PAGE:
US looks forward to working with India's new govt
Updated: 2014-05-13 09:47
US envoy meets India's Modi
Obama congratulated the Indian people on concluding their national elections on Monday, said a statement issued by the White House.
India on Monday concluded its final phase of general election with a record high turnout of over 66 percent throughout the polling for over a month. More than 500 million voters participated in the polling that local media described as "Dance of Democracy".
"India has set an example for the world in holding the largest democratic election in history," Obama said in the statement, hailing the polling as "a vibrant demonstration of our shared values of diversity and freedom."
The United States and India have developed a strong friendship and comprehensive partnership over the last two decades, Obama said, adding that the ties have "made our citizens safer and more prosperous and ...enhanced our ability to work together to solve global challenges."
Exit polls showed that India's main opposition Bharatiya Janata Party - with Narendra Modi as its prime minister nominee - won a majority of seats in the new Indian Lower House of Parliament, or Lok Sabha. The official results of the election will be announced Friday.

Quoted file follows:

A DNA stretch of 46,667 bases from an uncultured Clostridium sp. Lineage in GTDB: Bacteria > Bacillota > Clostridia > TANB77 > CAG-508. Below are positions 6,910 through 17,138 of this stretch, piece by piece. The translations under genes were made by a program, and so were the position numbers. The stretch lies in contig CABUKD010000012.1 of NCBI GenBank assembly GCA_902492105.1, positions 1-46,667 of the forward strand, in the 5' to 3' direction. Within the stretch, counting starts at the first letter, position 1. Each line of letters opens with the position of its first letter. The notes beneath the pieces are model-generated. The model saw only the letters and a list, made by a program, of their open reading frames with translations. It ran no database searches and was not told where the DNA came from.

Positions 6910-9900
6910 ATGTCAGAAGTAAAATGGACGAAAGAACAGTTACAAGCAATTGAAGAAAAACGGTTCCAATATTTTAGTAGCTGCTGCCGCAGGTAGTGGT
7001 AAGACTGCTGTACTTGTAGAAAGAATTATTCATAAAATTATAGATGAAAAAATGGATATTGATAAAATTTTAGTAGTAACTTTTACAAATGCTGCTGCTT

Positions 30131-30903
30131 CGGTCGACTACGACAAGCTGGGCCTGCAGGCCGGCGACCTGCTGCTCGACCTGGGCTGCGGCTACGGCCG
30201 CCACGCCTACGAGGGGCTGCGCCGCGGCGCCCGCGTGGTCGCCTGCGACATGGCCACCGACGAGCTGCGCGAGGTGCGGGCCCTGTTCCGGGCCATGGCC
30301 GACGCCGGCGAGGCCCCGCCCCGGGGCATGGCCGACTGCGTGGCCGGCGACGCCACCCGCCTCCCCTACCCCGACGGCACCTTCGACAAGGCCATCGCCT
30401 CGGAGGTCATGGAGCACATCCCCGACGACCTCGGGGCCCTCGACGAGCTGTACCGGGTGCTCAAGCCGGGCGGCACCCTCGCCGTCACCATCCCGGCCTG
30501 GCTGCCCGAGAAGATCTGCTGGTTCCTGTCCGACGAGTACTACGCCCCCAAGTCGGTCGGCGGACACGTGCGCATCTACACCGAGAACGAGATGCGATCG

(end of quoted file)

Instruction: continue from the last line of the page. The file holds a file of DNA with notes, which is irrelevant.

The United States imposed a visa ban on Modi in 2005 for his alleged role in the communal riots in western India state of Gujarat in 2002, in which over 1,000 people, mostly minority Muslims, were killed.
However, US Assistant Secretary of State Nisha Biswal had said in March that Washington was ready to do business with Modi "if he becomes the next Indian prime minister".
In February, the outgoing US Ambassador to India Nancy Powell visited Modi at his home in the western state of Gujarat, apparently putting an end to a long estrangement.
Though Modi, the three-time Chief Minister of Gujarat, is accused of keeping mum during the riots, he denies any wrongdoing and has not yet been convicted by any court of law.
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